<div class="theconversation-article-body"><em><a href="https://theconversation.com/profiles/adam-taylor-283950">Adam Taylor</a>, <a href="https://theconversation.com/institutions/lancaster-university-1176">Lancaster University</a></em></p> <p>This week has seen another barrage of <a href="https://www.theguardian.com/uk-news/2024/jan/22/uk-weather-storm-jocelyn-to-follow-isha-with-more-strong-winds-and-heavy-rain">unsettled weather</a> sweep across the UK, with many flights delayed or cancelled. Some of those who were fortunate enough to take off found themselves arriving at destinations that weren’t on their boarding passes – such as passengers travelling from Stansted to Newquay who eventually diverted to <a href="https://uk.news.yahoo.com/storm-isha-creates-flight-diversion-142821278.html">Malaga</a>.</p> <p>One thing that was consistently described by passengers was that parts of the flights and the attempted landings were some of the most unnerving they’d ever experienced, due to turbulence.</p> <p>Turbulence results from uneven air movement, which is <a href="https://agupubs.onlinelibrary.wiley.com/doi/10.1029/2023GL103814">increasing</a> in frequency. If you turn your hair dryer on at home and hold it still, the air moves at a constant rate, but once you begin drying your hair and moving the hairdryer around, the air movement becomes uneven, that is to say, turbulent.</p> <p>Although turbulence may be unnerving and make you feel unwell, it is important to recognise that it is very common and typically <a href="https://pubmed.ncbi.nlm.nih.gov/18018437/">nothing to worry about</a> if you’re in your seat with your seatbelt fastened.</p> <h2>How the body detects and responds to turbulence</h2> <p>The body recognises itself within any environment. Its relationship with objects in terms of distance and direction is called <a href="https://www.sciencedirect.com/science/article/abs/pii/B9780123750006003414">spatial orientation</a>.</p> <p>When flying, this is typically moving forwards, ascending, some turns and a descent. However, turbulence disrupts this relationship and confuses the sensory information being received by the brain – it makes the body want to respond or recalibrate.</p> <p>Our inner ears play a pivotal role in all this. It consists of complex apparatuses that undertake more than hearing. These include the cochlea, <a href="https://www.ncbi.nlm.nih.gov/books/NBK279394/">three semi-circular canals</a>, <a href="https://radiopaedia.org/articles/utricle-ear?lang=gb">the utricle</a> and <a href="https://radiopaedia.org/articles/saccule-ear-1?lang=gb">the saccule</a>.</p> <p>The cochlea is responsible for hearing. It converts <a href="https://www.ncbi.nlm.nih.gov/books/NBK531483/">sound energy into electrical energy</a> that is then “heard” by the brain. The remaining structures are responsible for the balance and position of the head and body. The semi-circular canals are positioned in a vertical (side to side), horizontal and front-to-back plane, detecting movement in a nodding, shaking and touching ear-to-shoulder direction.</p> <p>Attached to these canals are <a href="https://www.ncbi.nlm.nih.gov/books/NBK532978/">the utricle and saccule</a>, which can detect <a href="https://www.ncbi.nlm.nih.gov/books/NBK10792/">movement</a> and <a href="https://www.cell.com/current-biology/pdf/S0960-9822(05)00837-7.pdf">acceleration</a>.</p> <p>All of these apparatuses use microscopic hair cells in a specialised fluid called <a href="https://www.ncbi.nlm.nih.gov/books/NBK531505/">endolymph</a> that flows with the head to create a sense of movement. When the plane encounters turbulence, this fluid moves around, but unpredictably. It takes <a href="https://www.ncbi.nlm.nih.gov/books/NBK518976/">about ten to 20 seconds</a> for the fluid to recalibrate its position, while the brain struggles to understand what is going on.</p> <p>When the aircraft hits turbulence, the balance apparatus <a href="https://www.frontiersin.org/articles/10.3389/fneur.2023.949227/full">cannot distinguish</a> the movement of the plane from that of the head, so the brain interprets the aircraft movement as that of the head or body. But this doesn’t match the visual information being received, which causes sensory confusion.</p> <p>The reason the inner ear causes so much confusion is because during flights you are devoid of your primary sensory tool relative to the external environment – your sight and the horizon.</p> <p>Eighty per cent of <a href="https://www.ncbi.nlm.nih.gov/books/NBK518976/">spatial information</a> comes from your eyes during flight. However, you only have the seat in front of you or the cabin as a reference point, which means your inner ear becomes the dominant sensory message to the brain during turbulence and disrupts the <a href="https://www.ncbi.nlm.nih.gov/books/NBK545297/">“vestibulo-ocular reflex”</a>. This reflex keeps your vision <a href="https://www.ncbi.nlm.nih.gov/pmc/articles/PMC4130651/">aligned</a> with your balance or expected position.</p> <p>Vision is the <a href="https://www.ncbi.nlm.nih.gov/pmc/articles/PMC6777262/">most valued</a> of the senses and one-third of the brain is attributed to its function, reinforcing its importance in spatial orientation.</p> <p>This sensory mixed messaging often results in things like dizziness and sweating as well as gastrointestinal symptoms, such as <a href="https://www.airmedicaljournal.com/article/S1067-991X(02)70038-2/fulltext">nausea and vomiting</a>.</p> <p>Motion sickness can be triggered by turbulence and although research into specific airsickness is limited, other modes that induce motion sickness suggest that <a href="https://pubmed.ncbi.nlm.nih.gov/16018346/">women</a> are <a href="https://pubmed.ncbi.nlm.nih.gov/26466829/">more susceptible</a> than men, particularly in the <a href="https://pubmed.ncbi.nlm.nih.gov/16235881/">early stages</a> of the menstrual cycle.</p> <p>The turbulence also causes an increase in your heart rate, which is already higher than normal when flying because of a <a href="https://pubmed.ncbi.nlm.nih.gov/15819766/">decrease in oxygen saturation</a>.</p> <h2>What about the pilots?</h2> <p>Commercial pilots accrue thousands of hours at the controls, they are subject to the same forces as the passengers.</p> <p>Over time, they can <a href="https://academic.oup.com/milmed/article/180/11/1135/4160573">adapt to these forces</a> and <a href="https://pubmed.ncbi.nlm.nih.gov/15828634/">experiences</a>, but they also have a couple of additional resources that most passengers don’t.</p> <p>They have the view out of the cockpit windows, so have a horizon to use as a reference point and can see what lies immediately ahead.</p> <p>If it is cloudy or visibility is low, their instruments provide additional visual <a href="https://www.faa.gov/sites/faa.gov/files/regulations_policies/handbooks_manuals/aviation/phak/19_phak_ch17.pdf">reference</a> to the position of the aircraft. This doesn’t mean they are immune to the effects of turbulence, with some studies reporting up to <a href="https://pubmed.ncbi.nlm.nih.gov/26540704/">71% of trainee pilots</a> reporting episodes of airsickness.</p> <h2>How to reduce the discomfort</h2> <p>A window seat can help, or even looking out the window. This gives the brain some sensory information through visual pathways, helping calm the brain in response to the vestibular information it is receiving.</p> <p>If you can get one, a seat towards the front or over the wing reduces the effects of turbulence.</p> <p>Deep or rhythmical breathing can help reduce motion sickness induced by turbulence. Focusing on your breathing <a href="https://pubmed.ncbi.nlm.nih.gov/25945662/">calms the nervous system</a>.</p> <p>Don’t reach for the alcohol. While you may feel it calms your nerves, if you hit turbulence it’s going to interfere with your <a href="https://pubmed.ncbi.nlm.nih.gov/7610847/">visual and auditory processing</a> and increase the likelihood of vomiting.</p> <p>If you suffer from motion sickness and are worried about turbulence while flying, then there are also <a href="https://www.ncbi.nlm.nih.gov/pmc/articles/PMC6241144/">drugs that can help</a>, including certain <a href="https://www.nhs.uk/medicines/cinnarizine/about-cinnarizine/">antihistamines</a>.</p> <p>Finally, it’s important to remember that although turbulence can be unpleasant, aircraft are designed to withstand the forces it generates and many passengers, even frequent fliers, will rarely encounter the most severe categories of turbulence because pilots actively plan routes to avoid it.<!-- Below is The Conversation's page counter tag. Please DO NOT REMOVE. --><img style="border: none !important; box-shadow: none !important; margin: 0 !important; max-height: 1px !important; max-width: 1px !important; min-height: 1px !important; min-width: 1px !important; opacity: 0 !important; outline: none !important; padding: 0 !important;" src="https://counter.theconversation.com/content/221780/count.gif?distributor=republish-lightbox-basic" alt="The Conversation" width="1" height="1" /><!-- End of code. If you don't see any code above, please get new code from the Advanced tab after you click the republish button. The page counter does not collect any personal data. More info: https://theconversation.com/republishing-guidelines --></p> <p><em><a href="https://theconversation.com/profiles/adam-taylor-283950">Adam Taylor</a>, Professor and Director of the Clinical Anatomy Learning Centre, <a href="https://theconversation.com/institutions/lancaster-university-1176">Lancaster University</a></em></p> <p><em>Image credits: Shutterstock</em></p> <p><em>This article is republished from <a href="https://theconversation.com">The Conversation</a> under a Creative Commons license. Read the <a href="https://theconversation.com/heres-what-happens-to-your-body-during-plane-turbulence-and-how-to-reduce-the-discomfort-it-causes-221780">original article</a>.</em></p> </div>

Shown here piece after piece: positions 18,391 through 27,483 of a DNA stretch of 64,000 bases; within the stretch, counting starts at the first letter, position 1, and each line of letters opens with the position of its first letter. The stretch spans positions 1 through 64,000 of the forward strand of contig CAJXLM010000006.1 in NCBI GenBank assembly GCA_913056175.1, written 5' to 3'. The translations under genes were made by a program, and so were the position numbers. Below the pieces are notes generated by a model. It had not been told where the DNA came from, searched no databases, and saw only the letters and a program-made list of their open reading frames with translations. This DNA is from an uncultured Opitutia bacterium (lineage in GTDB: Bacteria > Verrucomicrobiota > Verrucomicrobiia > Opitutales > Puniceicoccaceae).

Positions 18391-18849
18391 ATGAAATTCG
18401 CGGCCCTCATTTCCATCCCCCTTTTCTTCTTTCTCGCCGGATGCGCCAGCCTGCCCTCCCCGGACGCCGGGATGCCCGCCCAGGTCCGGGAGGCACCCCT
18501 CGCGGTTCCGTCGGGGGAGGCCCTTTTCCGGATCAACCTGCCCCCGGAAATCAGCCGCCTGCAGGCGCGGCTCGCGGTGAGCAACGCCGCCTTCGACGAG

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"Not one ounce of compassion”: BBC star kicked off plane over daughter's allergy